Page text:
Why are individuals willing to live in an “audit society” where almost everything is checked? Perhaps they accept such monitoring because few folks would want to live under the opposite conditions, where nothing is checked. People want to know that their planes can fly, their banks won’t fail and their food is safe. Thus, auditing has become ubiquitous – but does it exist only for its own sake, or does it have intrinsic value? Does it help, hurt or control society? In this reprint of his original 1997 work, accounting lecturer Michael Power explains how auditing has come to permeate the social, political, corporate and economic worlds. His short text is often a hard, dense read, but he’ll broaden your understanding of auditing beyond the numbers in a ledger: Auditing, he teaches, underpins many facets of society and involves crucial questions of trust. getAbstract believes accountants, auditors and those who hire them will find this work particularly relevant, but those seeking deeper knowledge of professional practices and of how society works also will be intrigued.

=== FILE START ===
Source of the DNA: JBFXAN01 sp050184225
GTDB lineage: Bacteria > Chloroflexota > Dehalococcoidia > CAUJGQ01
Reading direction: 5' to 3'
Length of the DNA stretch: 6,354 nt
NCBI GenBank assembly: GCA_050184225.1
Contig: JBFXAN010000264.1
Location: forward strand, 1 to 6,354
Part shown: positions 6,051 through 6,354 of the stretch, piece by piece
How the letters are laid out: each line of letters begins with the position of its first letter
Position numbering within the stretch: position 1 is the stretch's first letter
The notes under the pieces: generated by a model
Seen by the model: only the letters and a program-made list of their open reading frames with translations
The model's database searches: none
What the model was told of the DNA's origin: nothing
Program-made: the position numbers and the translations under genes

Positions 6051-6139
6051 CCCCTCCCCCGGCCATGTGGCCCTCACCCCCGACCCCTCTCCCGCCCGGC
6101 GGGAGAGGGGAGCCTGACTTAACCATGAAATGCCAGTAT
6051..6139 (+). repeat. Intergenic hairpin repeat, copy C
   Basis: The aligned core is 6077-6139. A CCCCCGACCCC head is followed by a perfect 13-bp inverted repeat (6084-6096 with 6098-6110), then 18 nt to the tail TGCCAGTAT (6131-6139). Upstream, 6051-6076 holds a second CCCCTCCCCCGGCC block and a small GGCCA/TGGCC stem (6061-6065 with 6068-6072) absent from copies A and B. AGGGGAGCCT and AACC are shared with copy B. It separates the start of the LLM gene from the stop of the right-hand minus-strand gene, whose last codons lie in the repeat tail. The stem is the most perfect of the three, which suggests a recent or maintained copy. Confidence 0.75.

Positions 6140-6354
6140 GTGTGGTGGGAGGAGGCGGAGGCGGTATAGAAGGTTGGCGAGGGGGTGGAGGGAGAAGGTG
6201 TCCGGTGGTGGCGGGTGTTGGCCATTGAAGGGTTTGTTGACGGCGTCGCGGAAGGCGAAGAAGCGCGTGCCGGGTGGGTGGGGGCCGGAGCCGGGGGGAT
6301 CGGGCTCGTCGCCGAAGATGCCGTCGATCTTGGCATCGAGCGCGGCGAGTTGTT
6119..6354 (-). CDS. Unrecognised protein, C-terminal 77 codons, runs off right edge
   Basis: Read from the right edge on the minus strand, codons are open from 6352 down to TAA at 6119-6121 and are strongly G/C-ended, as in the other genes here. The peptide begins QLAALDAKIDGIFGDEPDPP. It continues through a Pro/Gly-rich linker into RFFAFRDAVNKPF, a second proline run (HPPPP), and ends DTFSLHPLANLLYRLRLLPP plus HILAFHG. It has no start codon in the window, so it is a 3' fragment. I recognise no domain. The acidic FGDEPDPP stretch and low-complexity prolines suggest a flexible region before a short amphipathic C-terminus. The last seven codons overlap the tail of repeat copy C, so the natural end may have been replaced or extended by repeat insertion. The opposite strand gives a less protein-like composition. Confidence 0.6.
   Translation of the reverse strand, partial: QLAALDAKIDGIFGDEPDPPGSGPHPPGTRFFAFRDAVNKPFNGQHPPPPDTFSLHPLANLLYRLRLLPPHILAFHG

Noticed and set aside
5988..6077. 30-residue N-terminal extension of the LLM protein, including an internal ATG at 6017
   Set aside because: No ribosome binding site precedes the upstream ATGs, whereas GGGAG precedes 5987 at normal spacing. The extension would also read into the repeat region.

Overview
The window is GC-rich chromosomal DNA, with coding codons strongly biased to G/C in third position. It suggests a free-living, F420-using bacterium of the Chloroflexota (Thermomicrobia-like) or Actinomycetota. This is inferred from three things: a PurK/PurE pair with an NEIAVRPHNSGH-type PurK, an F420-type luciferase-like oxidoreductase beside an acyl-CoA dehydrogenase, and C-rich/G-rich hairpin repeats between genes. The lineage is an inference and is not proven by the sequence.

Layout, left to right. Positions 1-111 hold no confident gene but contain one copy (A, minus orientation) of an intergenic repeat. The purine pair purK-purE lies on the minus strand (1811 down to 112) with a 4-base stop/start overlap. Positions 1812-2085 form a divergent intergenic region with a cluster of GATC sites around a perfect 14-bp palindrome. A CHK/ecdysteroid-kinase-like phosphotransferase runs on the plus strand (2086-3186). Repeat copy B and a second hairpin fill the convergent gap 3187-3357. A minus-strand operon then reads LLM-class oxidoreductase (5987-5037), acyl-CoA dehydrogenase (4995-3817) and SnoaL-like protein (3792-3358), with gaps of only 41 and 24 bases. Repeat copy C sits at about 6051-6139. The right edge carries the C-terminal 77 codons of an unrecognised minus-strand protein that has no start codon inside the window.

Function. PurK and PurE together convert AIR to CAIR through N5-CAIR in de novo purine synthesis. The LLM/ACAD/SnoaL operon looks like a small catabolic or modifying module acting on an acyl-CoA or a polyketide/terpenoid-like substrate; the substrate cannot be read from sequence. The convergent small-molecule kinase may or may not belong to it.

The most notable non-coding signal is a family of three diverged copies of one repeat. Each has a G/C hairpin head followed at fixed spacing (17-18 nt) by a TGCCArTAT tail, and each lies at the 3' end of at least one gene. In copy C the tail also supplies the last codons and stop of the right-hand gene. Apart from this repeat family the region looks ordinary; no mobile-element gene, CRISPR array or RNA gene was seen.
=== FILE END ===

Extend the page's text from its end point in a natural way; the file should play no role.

About the Author
Former Coopers and Lybrand auditor Michael Power teaches accounting at the London School of Economics.